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To what extent, if any, does the practice of bathing in hot water before Shabbos override the prohibition of bathing during the Nine Days? I ask specifically regarding Ashkenazi practice (I guess for Sefardim this is a non-issue), and for one who is generally strict about bathing before Shabbos.

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yoel, welcome to Judaism.SE, and thanks very much for the timely question! I look forward to seeing you around. –  Isaac Moses Aug 5 '11 at 21:02
    
Thanks! To clarify, I meant stringent regarding bathing before Shabbos. –  yoel Aug 5 '11 at 21:16

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The Aruch HaShulchan writes (551:36):

ודע שבדורינו התחילו לזלזל ברחיצה בחמין בערב שבת חזון, ומרגלא בפומייהו: שמי שרוחץ כל ערב שבת – רשאי גם בשבת זו. ואינו כן, שהרי רבינו הרמ"א לא התיר רק חפיפת הראש, כמו שכתבתי. ותמיד היו המרחצאות נעולים בערב שבת חזון. וזה לא כביר התחילו לזלזל, ועתידים ליתן את הדין. ופשוט הוא דלרפואה – מותר לרחוץ בחמין, אפילו בערב תשעה באב.

Nowadays people are tarnishing the custom to refrain from washing with warm water on erev Shabbos Hazon, thinking that if they use warm water every erev Shabbos they can on this erev Shabbos too -- but they are not correct -- the Rema only allowed washing the head with warm water, (but not the whole body)... and people who tarnish this custom are going to pay the price in the future.

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Thank you, the Rema works for me. –  yoel Aug 5 '11 at 21:17
    
It's worth noting that many pulpit rabbis seem to be more lenient than the Aruch HaShulchan about some of these matters. The AS also thinks that one should wear weekday clothes on Shabbos Hazon -- see sif 11 there -- which is not the common practice that I notice. –  Curiouser Aug 5 '11 at 21:32
    
That seems stranger to me as I was under the impression that we certainly suspend any mourning prohibitions during Shabbos itself. –  yoel Aug 5 '11 at 21:39
    
The AS writes that since nowadays (in his time) our weekday clothes look the same as Shabbos clothes -- the only difference is quality/cost, then we wear weekday clothes. In the old days (and presumably for certain Hasidim), when the Shabbos clothes were a totally different style and would be noticed if absent, then they would continue to wear Shabbos clothes. –  Curiouser Aug 5 '11 at 21:54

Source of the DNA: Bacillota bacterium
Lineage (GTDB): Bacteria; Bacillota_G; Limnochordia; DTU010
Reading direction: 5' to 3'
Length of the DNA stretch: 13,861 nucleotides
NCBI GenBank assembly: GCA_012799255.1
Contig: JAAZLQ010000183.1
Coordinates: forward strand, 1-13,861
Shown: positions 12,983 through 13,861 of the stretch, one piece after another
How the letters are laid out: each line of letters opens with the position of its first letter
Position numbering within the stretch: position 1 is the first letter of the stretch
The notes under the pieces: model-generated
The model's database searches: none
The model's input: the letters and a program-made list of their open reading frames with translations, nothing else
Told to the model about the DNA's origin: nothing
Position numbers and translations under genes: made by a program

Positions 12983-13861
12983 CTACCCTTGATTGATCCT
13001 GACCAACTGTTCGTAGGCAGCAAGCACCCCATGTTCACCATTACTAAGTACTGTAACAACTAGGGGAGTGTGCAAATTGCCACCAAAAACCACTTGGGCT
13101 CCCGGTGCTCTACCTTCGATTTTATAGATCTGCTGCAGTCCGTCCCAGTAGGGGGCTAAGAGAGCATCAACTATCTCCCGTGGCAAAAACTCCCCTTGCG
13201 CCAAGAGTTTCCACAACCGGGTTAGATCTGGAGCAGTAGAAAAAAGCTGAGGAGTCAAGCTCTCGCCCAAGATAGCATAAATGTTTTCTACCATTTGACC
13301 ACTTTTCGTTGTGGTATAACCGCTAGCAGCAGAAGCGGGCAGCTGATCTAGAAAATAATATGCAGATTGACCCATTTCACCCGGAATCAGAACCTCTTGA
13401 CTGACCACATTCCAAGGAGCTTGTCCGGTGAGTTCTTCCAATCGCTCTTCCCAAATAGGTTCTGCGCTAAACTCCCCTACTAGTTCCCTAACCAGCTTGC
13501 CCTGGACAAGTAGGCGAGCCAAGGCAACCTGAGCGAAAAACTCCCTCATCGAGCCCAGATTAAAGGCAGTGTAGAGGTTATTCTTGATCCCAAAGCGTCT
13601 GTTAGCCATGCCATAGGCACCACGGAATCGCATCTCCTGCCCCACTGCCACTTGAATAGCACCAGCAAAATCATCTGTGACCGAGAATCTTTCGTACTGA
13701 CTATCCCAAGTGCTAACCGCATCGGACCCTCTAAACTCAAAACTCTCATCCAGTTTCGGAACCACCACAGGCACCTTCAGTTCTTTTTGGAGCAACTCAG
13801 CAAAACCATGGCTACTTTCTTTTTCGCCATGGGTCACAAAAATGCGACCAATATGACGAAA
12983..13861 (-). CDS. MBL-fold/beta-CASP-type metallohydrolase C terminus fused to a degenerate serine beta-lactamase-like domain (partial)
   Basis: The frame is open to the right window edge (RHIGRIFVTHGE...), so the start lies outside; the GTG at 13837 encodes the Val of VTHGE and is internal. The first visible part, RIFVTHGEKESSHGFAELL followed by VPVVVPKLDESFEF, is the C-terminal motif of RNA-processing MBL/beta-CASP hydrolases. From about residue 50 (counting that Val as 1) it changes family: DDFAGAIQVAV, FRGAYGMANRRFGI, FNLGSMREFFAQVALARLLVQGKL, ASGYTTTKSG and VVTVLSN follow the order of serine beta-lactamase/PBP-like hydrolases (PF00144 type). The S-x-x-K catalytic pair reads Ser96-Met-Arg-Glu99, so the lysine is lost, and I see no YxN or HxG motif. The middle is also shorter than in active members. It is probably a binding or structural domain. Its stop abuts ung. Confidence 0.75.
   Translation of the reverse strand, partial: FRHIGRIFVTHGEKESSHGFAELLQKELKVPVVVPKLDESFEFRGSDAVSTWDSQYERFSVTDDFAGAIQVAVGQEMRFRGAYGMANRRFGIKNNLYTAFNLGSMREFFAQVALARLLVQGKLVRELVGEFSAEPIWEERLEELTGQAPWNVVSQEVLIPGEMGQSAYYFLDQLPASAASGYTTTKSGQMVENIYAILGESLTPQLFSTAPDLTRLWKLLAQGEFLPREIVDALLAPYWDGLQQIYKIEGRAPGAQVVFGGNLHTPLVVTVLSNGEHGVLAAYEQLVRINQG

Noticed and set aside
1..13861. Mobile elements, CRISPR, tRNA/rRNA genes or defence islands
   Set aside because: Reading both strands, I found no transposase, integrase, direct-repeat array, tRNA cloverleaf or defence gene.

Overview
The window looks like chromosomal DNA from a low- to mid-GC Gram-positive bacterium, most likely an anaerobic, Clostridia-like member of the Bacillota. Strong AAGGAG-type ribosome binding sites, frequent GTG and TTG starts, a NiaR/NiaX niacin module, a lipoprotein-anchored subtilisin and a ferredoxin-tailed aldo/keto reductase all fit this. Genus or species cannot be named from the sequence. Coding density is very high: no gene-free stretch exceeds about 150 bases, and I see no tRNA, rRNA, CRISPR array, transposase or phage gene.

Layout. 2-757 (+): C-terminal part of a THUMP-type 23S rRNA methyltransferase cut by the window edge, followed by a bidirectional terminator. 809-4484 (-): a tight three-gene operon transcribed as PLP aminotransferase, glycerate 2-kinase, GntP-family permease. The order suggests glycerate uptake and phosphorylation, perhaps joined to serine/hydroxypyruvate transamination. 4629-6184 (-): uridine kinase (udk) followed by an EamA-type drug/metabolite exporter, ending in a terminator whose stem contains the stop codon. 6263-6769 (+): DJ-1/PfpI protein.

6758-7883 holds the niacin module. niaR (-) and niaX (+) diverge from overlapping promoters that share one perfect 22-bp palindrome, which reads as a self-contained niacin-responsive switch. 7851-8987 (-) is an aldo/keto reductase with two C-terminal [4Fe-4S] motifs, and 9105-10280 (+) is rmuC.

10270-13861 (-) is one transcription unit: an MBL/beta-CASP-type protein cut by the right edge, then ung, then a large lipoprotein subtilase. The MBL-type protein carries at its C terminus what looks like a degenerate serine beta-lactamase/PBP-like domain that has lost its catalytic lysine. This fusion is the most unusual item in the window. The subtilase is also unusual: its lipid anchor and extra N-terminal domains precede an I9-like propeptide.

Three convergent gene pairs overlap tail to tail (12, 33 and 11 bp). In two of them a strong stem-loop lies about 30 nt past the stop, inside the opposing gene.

So for one who wears black and white during the week and only wears a nicer suit and hat for Shabbos, this seems to apply. What about one who wears jeans during the week? What about one who is particular to wear black and white on monday and thursday? –  yoel Aug 5 '11 at 21:59

Just saw this today. But R. David Bar-Hayim argues that not bathing is breaking a halacha for the sake of a minhag.

That is l'chavod shabbat is much strong positive halacha, then the minhag of not bathing during the first 9 days of the month of av.

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The Rav's points are wise and insightful, but what of the principle that Jewish customs are equivalent to the Torah? Presumably the Rav is adjuring against Sefardim and Mizrachim adopting the Ashkenazi minhag out of excessive piety - otherwise it is difficult to understand his position. –  yoel Aug 7 '11 at 4:50
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-1: David Bar-Hayim is not speaking specifically to Sepharadim and Mizrachim. He's trying to invent a "minhag eretz yisrael", and some of his psakim in doing so are directly intended to uproot Minhag Ashkenaz, for example this one permitting kitniot on pesach for all Jews. If you have any respect at all for the concept of mesorah, you should ignore what he says. –  Chanoch Aug 7 '11 at 5:05
    
I confess not to understand at all the Rav's position. To denigrate our customs as "meaningless" is extremely troubling and in fact contrary to the essence of the Torah. –  yoel Aug 7 '11 at 5:41
    
@Yoel, a Minhag is not equivalent to Torah. A Minhag is like 'halacha'.. Meaning, you can't just ditch them for the heck of it, and you must revere them. Any minhag that goes directly against a halacha is null and void. (see Or Zarua 1:7). –  avi Aug 7 '11 at 11:44
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@Yoel The same way I understand statements which suggest that any particular mitzvah is the same as keeping the entire Torah. They are not halachicaly true, only hashkaficly. You can't say that since you are wearing Tzizit, you don't have to daven. Or because you are learning Torah you don't have to bench. –  avi Aug 8 '11 at 4:39

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